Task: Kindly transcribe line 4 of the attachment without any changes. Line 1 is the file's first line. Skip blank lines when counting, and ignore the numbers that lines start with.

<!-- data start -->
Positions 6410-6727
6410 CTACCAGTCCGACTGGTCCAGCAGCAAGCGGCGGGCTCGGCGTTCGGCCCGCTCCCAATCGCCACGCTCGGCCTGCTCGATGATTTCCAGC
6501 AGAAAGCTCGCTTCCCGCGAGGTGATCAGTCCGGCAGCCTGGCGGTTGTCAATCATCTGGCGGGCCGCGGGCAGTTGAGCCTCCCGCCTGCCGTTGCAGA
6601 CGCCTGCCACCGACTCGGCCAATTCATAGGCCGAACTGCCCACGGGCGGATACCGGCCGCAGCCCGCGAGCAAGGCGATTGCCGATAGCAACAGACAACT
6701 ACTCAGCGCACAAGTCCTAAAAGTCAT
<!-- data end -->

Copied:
6601 CGCCTGCCACCGACTCGGCCAATTCATAGGCCGAACTGCCCACGGGCGGATACCGGCCGCAGCCCGCGAGCAAGGCGATTGCCGATAGCAACAGACAACT